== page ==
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How to Increase Formal Savings for the Papad-Makers of Dharavi Slum

We feature a post by Mudita Tiwari and Deepti Kc, featured on the Financial Access Initiative blog.
In Dharavi, Mumbai, the largest urban slum in Asia, groups of women make papad, crispy lentil dough wafers, for Lijjat Papad Company, one of the world’s largest papad retailers.  Lijjat requires any woman who works for the enterprise to first open a savings account, and to encourage savings, the company deposits a small proportion of the women’s earnings (2 rupees of every 32 rupees earned) directly into the savings accounts, adding a bonus during the Diwali festival.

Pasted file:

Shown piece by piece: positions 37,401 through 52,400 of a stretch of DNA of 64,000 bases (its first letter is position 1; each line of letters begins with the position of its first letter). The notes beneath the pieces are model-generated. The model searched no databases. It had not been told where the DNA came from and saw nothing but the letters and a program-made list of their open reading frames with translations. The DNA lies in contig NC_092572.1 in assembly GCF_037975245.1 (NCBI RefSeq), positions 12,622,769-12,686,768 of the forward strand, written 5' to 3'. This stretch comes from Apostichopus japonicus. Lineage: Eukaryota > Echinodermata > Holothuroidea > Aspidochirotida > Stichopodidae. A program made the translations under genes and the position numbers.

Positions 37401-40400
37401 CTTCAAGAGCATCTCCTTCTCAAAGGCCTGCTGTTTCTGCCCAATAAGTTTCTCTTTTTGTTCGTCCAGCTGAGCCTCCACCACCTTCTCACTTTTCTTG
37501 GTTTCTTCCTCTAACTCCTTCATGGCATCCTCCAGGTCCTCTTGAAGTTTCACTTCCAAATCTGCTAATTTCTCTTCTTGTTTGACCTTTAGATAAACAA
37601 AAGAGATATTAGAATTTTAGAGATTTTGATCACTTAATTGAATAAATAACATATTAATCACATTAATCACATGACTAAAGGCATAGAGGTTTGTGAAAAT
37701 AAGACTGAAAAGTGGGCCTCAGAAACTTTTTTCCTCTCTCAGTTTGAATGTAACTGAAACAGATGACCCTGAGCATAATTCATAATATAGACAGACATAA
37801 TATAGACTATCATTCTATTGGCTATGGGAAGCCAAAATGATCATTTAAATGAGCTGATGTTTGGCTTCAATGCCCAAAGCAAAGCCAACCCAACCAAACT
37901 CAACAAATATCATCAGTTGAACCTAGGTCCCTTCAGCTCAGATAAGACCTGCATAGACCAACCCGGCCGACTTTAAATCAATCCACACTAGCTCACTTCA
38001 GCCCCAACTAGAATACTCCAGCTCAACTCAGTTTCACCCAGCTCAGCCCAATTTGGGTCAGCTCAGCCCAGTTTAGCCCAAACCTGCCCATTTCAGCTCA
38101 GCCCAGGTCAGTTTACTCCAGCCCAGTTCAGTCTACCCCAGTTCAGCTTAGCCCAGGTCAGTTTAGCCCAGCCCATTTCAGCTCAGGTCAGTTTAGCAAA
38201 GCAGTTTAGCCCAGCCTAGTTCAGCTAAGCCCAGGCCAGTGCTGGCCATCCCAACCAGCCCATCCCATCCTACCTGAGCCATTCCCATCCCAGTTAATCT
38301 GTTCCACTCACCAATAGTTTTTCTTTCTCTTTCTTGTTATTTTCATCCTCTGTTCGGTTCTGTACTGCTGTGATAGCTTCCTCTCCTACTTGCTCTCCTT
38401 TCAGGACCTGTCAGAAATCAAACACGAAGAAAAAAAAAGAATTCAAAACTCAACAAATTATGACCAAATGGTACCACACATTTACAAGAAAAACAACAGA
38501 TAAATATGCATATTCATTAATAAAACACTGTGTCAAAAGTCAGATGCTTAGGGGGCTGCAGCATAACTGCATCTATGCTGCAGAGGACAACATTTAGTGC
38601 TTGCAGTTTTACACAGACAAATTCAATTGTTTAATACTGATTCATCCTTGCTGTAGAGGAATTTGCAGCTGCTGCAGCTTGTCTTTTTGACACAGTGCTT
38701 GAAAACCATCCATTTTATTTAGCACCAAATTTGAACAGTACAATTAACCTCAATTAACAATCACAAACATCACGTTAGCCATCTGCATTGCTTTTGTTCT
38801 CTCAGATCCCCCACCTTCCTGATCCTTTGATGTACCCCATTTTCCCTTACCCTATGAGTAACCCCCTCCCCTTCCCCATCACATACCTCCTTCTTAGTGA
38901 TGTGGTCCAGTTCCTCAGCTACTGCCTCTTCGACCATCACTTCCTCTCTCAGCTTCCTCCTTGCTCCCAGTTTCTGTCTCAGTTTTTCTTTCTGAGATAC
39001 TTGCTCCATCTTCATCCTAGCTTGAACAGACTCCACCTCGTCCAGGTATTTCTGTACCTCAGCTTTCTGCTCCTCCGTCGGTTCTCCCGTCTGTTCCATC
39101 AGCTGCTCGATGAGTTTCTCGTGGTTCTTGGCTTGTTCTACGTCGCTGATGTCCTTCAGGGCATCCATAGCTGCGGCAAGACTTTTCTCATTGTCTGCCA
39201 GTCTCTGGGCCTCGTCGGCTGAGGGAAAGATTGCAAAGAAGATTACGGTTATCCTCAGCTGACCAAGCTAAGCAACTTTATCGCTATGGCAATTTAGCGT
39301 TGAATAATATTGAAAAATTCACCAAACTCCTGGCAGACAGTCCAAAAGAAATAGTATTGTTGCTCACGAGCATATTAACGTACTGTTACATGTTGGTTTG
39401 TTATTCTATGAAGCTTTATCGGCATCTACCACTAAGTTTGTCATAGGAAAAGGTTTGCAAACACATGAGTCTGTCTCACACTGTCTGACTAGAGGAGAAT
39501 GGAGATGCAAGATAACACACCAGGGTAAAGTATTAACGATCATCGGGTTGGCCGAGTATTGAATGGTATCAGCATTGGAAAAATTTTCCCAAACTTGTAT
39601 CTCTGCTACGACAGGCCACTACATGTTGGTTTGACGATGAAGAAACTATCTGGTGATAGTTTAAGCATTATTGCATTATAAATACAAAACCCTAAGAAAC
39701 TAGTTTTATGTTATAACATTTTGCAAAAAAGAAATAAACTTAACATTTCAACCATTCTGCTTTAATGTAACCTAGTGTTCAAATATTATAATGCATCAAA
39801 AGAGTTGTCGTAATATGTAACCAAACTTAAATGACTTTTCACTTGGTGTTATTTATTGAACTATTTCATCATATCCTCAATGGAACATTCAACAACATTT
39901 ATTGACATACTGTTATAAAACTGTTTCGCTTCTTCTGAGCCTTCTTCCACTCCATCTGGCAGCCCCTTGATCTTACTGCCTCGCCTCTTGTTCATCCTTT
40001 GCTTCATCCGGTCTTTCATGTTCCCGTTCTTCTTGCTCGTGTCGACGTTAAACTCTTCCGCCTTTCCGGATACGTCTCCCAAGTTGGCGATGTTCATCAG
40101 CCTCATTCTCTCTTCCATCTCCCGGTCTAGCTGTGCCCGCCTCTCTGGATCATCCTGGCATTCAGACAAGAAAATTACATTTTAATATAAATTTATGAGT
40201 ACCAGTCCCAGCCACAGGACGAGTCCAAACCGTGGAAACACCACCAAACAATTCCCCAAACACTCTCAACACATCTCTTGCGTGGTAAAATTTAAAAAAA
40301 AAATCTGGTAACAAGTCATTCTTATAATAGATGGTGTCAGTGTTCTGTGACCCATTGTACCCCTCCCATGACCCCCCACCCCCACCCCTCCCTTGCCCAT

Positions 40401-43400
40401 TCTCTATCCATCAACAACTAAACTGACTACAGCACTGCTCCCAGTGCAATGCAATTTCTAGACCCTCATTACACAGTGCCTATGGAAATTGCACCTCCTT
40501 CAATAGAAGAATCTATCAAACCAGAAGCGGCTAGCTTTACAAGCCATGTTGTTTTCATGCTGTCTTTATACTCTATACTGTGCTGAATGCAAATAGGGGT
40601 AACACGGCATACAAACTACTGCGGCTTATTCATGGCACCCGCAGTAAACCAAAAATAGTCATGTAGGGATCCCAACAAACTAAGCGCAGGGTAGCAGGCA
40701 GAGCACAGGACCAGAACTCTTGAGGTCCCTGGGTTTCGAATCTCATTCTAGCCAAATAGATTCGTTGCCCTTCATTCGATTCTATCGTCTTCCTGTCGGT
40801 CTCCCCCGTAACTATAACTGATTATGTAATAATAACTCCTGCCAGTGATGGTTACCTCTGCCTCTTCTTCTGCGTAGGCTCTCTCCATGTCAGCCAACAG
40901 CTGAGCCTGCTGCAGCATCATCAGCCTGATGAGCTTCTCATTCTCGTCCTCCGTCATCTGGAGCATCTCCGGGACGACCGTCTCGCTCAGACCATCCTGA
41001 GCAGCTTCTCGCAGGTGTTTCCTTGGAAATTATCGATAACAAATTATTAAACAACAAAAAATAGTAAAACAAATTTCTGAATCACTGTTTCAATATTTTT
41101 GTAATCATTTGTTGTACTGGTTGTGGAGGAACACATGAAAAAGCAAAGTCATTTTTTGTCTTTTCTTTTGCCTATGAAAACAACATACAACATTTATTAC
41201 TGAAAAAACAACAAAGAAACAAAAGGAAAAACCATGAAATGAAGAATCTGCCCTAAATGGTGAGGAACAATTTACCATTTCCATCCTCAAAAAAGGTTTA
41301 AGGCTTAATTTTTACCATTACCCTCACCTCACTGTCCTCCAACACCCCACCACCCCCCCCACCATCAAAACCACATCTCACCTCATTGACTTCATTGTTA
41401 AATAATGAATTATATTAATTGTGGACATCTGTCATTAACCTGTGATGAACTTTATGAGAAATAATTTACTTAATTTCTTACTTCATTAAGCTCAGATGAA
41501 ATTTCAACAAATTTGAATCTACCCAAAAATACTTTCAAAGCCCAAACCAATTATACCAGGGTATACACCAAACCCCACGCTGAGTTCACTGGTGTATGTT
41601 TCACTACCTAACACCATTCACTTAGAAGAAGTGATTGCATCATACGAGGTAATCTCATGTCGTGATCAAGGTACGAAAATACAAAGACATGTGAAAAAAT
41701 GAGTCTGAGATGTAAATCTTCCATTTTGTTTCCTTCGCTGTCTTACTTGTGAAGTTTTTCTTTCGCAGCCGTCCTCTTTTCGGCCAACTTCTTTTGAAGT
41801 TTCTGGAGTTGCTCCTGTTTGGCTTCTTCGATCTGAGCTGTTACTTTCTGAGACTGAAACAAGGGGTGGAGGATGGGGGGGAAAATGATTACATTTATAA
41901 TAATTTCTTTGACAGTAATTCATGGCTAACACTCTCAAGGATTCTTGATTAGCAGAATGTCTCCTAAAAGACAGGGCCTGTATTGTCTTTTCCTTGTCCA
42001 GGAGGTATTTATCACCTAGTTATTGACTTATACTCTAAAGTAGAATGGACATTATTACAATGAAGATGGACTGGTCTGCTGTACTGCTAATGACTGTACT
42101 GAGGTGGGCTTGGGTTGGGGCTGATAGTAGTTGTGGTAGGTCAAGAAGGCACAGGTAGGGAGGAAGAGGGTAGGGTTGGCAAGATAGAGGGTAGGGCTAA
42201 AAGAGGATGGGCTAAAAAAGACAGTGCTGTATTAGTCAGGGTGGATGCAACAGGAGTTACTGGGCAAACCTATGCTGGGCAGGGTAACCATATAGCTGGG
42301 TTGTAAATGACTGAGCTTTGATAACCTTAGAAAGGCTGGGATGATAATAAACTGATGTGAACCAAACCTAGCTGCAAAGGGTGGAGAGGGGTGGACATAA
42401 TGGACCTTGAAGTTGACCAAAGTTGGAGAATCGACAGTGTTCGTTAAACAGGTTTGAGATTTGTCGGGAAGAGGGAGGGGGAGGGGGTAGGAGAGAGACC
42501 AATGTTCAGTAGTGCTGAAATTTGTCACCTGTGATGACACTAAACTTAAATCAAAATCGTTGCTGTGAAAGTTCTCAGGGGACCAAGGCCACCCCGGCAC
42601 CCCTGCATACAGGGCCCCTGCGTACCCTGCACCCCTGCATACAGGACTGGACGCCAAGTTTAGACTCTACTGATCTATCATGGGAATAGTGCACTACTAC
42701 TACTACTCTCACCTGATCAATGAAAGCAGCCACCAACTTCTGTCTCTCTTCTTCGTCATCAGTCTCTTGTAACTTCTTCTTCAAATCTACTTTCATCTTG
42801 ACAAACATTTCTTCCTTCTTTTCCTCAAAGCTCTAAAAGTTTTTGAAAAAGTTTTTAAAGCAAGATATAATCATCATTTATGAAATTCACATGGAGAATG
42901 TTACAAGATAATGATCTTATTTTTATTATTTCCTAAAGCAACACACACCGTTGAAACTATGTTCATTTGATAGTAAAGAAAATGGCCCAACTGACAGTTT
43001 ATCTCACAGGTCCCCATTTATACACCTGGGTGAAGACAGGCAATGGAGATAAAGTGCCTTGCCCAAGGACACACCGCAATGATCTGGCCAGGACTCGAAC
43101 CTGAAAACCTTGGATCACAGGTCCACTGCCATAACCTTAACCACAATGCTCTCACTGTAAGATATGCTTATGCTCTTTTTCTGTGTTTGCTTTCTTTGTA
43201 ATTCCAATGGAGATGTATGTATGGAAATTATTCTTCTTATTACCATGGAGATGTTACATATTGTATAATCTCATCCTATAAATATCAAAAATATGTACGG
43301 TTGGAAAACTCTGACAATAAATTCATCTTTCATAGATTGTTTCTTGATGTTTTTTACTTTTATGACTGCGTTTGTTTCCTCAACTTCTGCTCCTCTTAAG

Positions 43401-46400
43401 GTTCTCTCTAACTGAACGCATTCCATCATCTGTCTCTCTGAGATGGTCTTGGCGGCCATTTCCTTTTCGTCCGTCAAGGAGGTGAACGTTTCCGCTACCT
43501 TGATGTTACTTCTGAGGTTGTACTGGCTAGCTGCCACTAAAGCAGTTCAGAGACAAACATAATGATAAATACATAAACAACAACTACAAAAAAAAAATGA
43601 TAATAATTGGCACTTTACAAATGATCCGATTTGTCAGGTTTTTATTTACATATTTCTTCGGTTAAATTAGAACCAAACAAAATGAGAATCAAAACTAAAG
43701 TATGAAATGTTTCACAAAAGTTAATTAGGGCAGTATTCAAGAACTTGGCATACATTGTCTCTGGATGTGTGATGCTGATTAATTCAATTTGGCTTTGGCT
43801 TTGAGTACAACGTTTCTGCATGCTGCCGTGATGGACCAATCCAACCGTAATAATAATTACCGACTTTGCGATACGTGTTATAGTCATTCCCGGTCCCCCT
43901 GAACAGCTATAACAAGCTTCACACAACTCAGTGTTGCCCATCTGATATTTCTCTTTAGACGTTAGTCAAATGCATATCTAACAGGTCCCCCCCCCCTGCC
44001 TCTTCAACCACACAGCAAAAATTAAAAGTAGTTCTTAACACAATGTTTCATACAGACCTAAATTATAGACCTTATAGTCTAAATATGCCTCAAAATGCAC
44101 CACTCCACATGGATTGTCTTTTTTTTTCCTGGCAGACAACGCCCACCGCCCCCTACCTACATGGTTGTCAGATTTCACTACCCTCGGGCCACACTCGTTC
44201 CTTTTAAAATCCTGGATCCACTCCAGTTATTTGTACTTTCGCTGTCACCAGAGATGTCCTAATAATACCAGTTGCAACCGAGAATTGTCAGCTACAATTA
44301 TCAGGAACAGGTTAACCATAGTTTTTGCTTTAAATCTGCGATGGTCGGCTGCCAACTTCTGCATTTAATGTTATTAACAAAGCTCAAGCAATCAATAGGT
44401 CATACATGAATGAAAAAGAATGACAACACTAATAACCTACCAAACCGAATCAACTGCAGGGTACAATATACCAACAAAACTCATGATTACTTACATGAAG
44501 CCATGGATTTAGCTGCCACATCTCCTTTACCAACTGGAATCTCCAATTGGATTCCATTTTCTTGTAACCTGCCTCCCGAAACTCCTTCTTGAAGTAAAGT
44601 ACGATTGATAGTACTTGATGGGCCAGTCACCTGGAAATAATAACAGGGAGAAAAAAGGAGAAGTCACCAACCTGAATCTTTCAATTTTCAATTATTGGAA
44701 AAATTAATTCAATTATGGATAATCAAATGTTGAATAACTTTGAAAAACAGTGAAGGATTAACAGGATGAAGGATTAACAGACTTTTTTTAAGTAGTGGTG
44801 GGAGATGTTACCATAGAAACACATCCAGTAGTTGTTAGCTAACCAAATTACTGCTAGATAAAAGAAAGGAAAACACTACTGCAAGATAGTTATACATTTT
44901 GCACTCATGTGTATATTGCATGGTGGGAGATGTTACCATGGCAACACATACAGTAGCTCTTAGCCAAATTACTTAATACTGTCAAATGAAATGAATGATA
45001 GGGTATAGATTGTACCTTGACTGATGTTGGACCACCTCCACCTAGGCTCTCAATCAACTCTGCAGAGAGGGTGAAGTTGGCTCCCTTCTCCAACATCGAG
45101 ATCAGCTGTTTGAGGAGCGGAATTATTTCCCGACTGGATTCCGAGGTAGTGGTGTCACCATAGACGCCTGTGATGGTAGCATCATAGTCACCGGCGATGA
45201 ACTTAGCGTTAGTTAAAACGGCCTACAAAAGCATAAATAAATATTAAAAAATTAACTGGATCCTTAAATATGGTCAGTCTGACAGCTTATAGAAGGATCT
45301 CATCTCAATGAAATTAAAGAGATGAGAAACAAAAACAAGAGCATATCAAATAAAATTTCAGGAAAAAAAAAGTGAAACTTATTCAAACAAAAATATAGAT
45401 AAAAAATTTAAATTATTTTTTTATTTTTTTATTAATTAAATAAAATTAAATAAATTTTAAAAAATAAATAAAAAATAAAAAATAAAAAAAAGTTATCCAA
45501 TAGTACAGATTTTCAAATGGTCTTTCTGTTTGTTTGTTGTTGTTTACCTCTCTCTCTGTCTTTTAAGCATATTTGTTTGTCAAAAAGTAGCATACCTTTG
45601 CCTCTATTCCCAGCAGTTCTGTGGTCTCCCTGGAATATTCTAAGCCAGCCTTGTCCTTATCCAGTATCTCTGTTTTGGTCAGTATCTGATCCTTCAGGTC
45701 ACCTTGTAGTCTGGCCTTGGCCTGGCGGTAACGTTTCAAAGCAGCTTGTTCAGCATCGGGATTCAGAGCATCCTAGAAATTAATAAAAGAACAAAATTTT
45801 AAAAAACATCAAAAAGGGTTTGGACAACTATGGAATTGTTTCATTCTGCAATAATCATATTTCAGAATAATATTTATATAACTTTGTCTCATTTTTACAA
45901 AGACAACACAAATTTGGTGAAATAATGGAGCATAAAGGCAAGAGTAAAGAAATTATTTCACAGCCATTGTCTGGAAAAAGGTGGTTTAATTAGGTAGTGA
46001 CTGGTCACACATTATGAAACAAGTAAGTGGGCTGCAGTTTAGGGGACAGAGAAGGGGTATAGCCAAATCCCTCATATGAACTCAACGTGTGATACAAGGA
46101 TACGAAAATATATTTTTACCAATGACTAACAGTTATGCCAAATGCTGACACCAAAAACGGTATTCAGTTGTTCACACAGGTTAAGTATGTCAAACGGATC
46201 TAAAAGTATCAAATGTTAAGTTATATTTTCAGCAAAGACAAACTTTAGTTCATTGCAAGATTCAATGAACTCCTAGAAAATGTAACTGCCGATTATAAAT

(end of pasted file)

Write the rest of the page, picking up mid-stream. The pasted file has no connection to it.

Funded by a grant from Institute for Money Technology and Financial Inclusionat the University of California, Irvine, we interviewed 25 of these women entrepreneurs.  In our research, we wanted to understand whether the women, accustomed to a traditionally cash economy, would continue to use cash now that they had access to banking services like brick-and-mortar branches, ATMs, credit and debit cards and checks, and which cultural and economic factors influenced their preferences.
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